Naturally, some government circles in other communist states, most notably in Central-Eastern Europe, would prefer that kind of relationship vis-á-vis the Soviet Union. But currently, the Red Army has the Warsaw Pact states firmly kept in rigid Sovietism behind the barbed wire of the Iron Curtain.


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EDIT 16.04.2017: Fixed "Lybia"- "Libya"; edited paper layer and revised margins.

Add a Comment:
 
:iconnichodo:
nichodo Featured By Owner Jul 25, 2018  Hobbyist Artist
The Alternate Historian on youtube did a video about this map :D www.youtube.com/watch?v=dg_5gy…
Reply
:iconmralpal95:
MrAlpal95 Featured By Owner Nov 9, 2017
This is really good 
Reply
:icontard15:
tard15 Featured By Owner Apr 21, 2017  Hobbyist Traditional Artist
seems a bit odd that there isn't a "West Austria" in there, but that is still one great map! :)
Reply
:iconkuusinen:
Kuusinen Featured By Owner Apr 22, 2017  Hobbyist Digital Artist
West Austria was incorporated into the Allied Occupation Zone, and thus is part of West Germany. The official policy for is though that Austria will be reunited at some point. However if and when that will happen is not easy to tell. 
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:icontard15:
tard15 Featured By Owner Apr 22, 2017  Hobbyist Traditional Artist
nice thinking :)
Reply
:iconshionsstlc1989:
So a historian mistakenly thought this map was a real historical map and placed in a textbook? I do not know if I find this funny or just down right sad?
Reply
:iconkuusinen:
Kuusinen Featured By Owner Apr 22, 2017  Hobbyist Digital Artist
A bit of both, I would suggest
Reply
:iconsamthemapper:
Samthemapper Featured By Owner Edited Mar 18, 2017
Are ther any other border differences? I want to make a larger map which stretches to Pakistan and Guinea.
Reply
:icon19111995:
19111995 Featured By Owner Edited Oct 10, 2016
I faved this a long time ago, but I finally heard today that this was used in a Danish textbook. That is actually completely retarded. Unfortunately, many maps in many history textbooks worldwide have the same issue. I had a history textbook where Moscow was placed about 100 km away from St. Petersburg, Romania was labeled Poland, and many other issues.
Reply
:iconraptor-177:
Raptor-177 Featured By Owner Sep 30, 2016  Hobbyist Digital Artist
So, did you get any watchers from this thing? XD
Reply
:iconkuusinen:
Kuusinen Featured By Owner Oct 1, 2016  Hobbyist Digital Artist
Well, I constantly get watchers and I really dont keep record of it. But there was clearly an increased number of pageviews during the media exposure.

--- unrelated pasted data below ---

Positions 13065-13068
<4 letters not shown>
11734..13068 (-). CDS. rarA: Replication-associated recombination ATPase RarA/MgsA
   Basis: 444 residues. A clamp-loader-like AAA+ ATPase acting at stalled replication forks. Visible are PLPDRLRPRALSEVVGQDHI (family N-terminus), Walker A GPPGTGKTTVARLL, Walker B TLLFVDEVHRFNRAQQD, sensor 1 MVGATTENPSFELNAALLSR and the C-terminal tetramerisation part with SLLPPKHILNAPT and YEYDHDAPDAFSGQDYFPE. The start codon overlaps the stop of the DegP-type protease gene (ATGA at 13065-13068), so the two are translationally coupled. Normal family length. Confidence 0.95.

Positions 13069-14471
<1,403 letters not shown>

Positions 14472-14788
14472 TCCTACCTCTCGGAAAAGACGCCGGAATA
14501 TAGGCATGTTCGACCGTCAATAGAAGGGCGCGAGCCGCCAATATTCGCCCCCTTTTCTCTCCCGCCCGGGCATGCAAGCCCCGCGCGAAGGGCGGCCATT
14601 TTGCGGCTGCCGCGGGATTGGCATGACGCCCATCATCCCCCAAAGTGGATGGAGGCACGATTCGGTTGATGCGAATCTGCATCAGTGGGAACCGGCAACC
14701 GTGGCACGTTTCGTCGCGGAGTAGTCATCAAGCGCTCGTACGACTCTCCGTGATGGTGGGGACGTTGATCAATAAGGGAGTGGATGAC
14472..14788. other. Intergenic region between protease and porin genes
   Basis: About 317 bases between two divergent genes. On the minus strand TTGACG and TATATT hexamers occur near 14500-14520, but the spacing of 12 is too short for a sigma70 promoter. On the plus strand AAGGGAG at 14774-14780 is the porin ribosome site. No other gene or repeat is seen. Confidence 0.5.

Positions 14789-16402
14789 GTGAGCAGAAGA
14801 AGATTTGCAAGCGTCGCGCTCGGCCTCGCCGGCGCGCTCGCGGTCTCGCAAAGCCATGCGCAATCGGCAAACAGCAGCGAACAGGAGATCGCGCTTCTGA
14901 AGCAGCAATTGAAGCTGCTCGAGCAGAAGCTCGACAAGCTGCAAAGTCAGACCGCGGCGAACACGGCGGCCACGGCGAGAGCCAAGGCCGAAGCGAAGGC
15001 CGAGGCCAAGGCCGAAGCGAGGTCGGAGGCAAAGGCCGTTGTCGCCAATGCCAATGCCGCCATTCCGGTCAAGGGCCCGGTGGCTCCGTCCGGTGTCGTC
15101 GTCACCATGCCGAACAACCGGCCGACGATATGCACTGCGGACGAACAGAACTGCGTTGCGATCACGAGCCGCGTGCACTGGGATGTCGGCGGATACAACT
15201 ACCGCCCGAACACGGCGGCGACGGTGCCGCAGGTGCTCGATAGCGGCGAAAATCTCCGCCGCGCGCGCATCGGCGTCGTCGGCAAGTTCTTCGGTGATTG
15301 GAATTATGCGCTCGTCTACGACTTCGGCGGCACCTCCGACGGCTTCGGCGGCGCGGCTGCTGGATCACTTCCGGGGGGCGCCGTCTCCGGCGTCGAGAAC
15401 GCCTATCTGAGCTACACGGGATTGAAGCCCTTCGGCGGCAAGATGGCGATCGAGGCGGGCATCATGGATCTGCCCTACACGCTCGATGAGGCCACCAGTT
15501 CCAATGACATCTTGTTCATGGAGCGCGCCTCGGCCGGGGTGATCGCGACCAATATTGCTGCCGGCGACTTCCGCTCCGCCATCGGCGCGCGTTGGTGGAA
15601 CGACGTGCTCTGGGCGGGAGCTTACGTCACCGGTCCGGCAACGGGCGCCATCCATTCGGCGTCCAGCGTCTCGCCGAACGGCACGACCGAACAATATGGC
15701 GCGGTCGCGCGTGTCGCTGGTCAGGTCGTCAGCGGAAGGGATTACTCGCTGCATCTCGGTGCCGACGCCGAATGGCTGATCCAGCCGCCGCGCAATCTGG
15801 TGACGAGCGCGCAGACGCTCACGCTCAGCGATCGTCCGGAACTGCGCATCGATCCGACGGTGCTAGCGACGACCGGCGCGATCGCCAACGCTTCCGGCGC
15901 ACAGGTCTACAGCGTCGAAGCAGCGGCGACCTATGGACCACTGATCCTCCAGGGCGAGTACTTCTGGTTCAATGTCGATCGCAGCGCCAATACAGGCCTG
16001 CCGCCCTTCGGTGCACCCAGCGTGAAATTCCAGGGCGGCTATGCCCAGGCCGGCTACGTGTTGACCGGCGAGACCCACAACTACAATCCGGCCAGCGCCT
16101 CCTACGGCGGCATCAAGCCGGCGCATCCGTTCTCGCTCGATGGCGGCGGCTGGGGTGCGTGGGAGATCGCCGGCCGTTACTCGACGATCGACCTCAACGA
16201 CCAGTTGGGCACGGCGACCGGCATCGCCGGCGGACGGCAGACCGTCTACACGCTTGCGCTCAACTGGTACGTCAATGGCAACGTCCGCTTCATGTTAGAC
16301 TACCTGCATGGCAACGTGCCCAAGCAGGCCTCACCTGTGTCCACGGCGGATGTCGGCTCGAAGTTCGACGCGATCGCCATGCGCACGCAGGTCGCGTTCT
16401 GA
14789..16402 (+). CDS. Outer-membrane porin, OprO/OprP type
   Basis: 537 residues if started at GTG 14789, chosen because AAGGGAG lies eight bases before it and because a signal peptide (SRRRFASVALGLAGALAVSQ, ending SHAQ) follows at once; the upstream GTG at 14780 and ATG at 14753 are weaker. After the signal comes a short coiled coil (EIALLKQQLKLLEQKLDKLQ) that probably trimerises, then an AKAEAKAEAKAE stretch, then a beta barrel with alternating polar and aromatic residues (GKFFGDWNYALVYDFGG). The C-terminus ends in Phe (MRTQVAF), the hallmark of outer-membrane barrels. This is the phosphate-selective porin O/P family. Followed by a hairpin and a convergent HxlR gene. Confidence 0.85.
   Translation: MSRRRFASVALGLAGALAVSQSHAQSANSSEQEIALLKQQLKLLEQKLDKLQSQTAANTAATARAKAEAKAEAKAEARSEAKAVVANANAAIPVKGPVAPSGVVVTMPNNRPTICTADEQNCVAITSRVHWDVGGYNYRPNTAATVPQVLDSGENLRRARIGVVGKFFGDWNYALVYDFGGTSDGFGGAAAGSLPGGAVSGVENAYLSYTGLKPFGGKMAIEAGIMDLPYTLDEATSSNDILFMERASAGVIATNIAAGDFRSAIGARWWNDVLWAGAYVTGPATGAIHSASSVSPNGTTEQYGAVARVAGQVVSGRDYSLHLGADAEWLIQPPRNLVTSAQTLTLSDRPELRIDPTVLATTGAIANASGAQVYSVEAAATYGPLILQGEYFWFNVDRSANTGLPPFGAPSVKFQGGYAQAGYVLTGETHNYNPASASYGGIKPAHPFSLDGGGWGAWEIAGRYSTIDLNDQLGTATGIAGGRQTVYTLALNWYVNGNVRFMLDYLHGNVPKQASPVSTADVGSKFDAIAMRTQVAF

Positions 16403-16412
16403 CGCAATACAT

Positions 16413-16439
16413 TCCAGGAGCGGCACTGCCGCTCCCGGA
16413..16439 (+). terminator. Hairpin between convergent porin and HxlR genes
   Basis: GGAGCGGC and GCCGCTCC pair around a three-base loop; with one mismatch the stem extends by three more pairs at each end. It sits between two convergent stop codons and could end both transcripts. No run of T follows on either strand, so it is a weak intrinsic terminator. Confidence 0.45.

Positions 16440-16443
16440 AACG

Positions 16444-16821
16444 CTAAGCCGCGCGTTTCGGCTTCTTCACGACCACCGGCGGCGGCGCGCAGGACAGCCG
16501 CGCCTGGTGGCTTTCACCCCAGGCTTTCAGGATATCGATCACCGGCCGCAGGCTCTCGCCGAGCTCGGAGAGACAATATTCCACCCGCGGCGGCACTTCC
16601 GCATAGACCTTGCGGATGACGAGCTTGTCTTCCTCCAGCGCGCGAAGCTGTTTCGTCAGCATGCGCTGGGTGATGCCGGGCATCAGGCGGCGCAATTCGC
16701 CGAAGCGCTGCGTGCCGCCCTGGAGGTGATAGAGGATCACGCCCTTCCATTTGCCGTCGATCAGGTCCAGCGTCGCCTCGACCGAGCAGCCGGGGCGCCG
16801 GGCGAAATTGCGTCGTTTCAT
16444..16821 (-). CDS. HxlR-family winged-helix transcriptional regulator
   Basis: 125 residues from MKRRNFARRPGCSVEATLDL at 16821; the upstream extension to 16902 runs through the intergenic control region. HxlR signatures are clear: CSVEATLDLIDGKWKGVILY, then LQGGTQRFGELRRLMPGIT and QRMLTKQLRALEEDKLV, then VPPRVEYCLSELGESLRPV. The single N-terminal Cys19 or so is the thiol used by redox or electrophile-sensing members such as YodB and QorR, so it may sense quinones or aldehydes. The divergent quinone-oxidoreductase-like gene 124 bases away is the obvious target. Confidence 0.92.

Reply
:iconraptor-177:
Raptor-177 Featured By Owner Oct 1, 2016  Hobbyist Digital Artist
HAHA! How were you, did you laugh your ass off or something when that happened? Felt honored in a bizarre way? Reminds me of that time someone put video footage of ARMA II on the news
Reply
:iconsamthemapper:
Samthemapper Featured By Owner Sep 28, 2016
Can I make a blank of this?
Reply
:iconkuusinen:
Kuusinen Featured By Owner Sep 28, 2016  Hobbyist Digital Artist
Sure
Reply
:iconbluepurplebadger:
BluePurpleBadger Featured By Owner Sep 14, 2016  Hobbyist Artist
Imagine if that Danish book got into the hands of students.
Reply
:iconkuusinen:
Kuusinen Featured By Owner Sep 27, 2016  Hobbyist Digital Artist
Yes its good that they spotted the error before it was distributed widely. 
Reply
:iconrobulousmaps:
robulousmaps Featured By Owner Edited Sep 6, 2016
Fascinating (as well as funny that it was published in a textbook). I'm assuming something happened to Britain and the British Empire to make it weak before WW2. Possibly Chamberlain refused to resign after Germany's invasion of Poland, sticking to the Munich peace agreement, meaning Britain didn't initially go to war, and the appeasement side won the political argument at home. Britain would've been dragged into the war later, after Germany had already become too powerful, so needed help from the US.
Reply
:icontitanica:
Titanica Featured By Owner Sep 6, 2016  Hobbyist Photographer
I just have to ask you - did they contact you or ask you before stealing(?) your map? :D
Reply
:iconkuusinen:
Kuusinen Featured By Owner Sep 9, 2016  Hobbyist Digital Artist
They did not contact me at all, as they did not know that I had made the map but thought it was real
Reply
:icontitanica:
Titanica Featured By Owner Sep 14, 2016  Hobbyist Photographer
That's weird! Because they had to visit your page to find it, I guess. And even if they found it on Google they didn't have permission to print it without checking out the copyright. What a bummer for them :)
Reply
:icontim811:
Tim811 Featured By Owner Sep 6, 2016
Really well done map. Looks very professional and has an interesting background to go with it.

It got published by mistake in a Danish history textbook. You should sue for royalties.

politiken.dk/kultur/ECE3363541…
Reply
:iconwhitecoffee007:
WhiteCoffee007 Featured By Owner Sep 5, 2016
I found your map on the Sputnik News.

sputniknews.com/art_living/201…

P.S. Nice map you have done.
Reply
:iconnickbana:
NickBana Featured By Owner Sep 5, 2016
AlternateHistory.com?
Reply
:iconkuusinen:
Kuusinen Featured By Owner Sep 9, 2016  Hobbyist Digital Artist
Yes?
Reply
:iconrodrev:
rodrev Featured By Owner Sep 5, 2016  Hobbyist Artist
Du vet du har klart å lage et autentisk kart når du klarer å havne i læreboka ;) 

Himmel og hav! Uansett, flott alternativt kart :)
Reply
:iconkuusinen:
Kuusinen Featured By Owner Sep 9, 2016  Hobbyist Digital Artist
Ja som sagt, det ser ihvertfall overbevisende nok ut til at de trodde Friedlander & Johnson var ekte :)
Reply
:iconrodrev:
rodrev Featured By Owner Sep 12, 2016  Hobbyist Artist
Hehe, ja. Godt det ble oppdaget før masse unge trodde dette var historie. Men vi hadde for lite "What if..." historie på skolen ;)
Reply
:iconlektortoerrdal:
lektorToerrdal Featured By Owner Sep 4, 2016
Gratulerer med fantastisk PR for ditt prosjekt! Jeg har tidligere jobbet som lærer i blant annet historie, og som lærer må jeg si at både kartet og forklaringene som du har skrevet, er en gavepakke! Hvis man bruker kun kartet, separat, kan det brukes til å lære noe om kildekritikk. Og med kommentarene og forklaringene, kan det brukes nå man lærer om andre verdenskrig og den kalde krigen. Hvordan kunne det ha endt, hvis...? En flott tankeøvelse for både elever og lærere. Lykke til videre med dine prosjekter! Dette er spennende! 
Reply
:iconkuusinen:
Kuusinen Featured By Owner Sep 9, 2016  Hobbyist Digital Artist